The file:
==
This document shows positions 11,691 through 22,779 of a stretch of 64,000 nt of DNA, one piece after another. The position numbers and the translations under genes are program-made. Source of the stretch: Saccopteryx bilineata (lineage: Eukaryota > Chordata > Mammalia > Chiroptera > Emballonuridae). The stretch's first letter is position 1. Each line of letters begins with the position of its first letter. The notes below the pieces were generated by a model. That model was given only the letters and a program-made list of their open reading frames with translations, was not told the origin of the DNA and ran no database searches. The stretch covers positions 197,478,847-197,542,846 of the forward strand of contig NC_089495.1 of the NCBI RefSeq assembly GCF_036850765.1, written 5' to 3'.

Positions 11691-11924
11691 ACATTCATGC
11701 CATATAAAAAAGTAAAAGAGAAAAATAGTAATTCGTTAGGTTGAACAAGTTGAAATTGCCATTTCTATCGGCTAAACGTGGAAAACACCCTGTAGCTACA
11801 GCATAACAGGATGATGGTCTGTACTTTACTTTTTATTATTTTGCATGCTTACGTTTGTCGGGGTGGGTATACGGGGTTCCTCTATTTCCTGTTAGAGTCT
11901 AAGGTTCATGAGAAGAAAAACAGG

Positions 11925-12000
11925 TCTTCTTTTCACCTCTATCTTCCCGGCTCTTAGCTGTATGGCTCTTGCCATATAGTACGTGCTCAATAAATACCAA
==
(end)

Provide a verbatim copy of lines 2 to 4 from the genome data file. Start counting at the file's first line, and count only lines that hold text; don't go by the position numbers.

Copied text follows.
Positions 11691-11924
11691 ACATTCATGC
11701 CATATAAAAAAGTAAAAGAGAAAAATAGTAATTCGTTAGGTTGAACAAGTTGAAATTGCCATTTCTATCGGCTAAACGTGGAAAACACCCTGTAGCTACA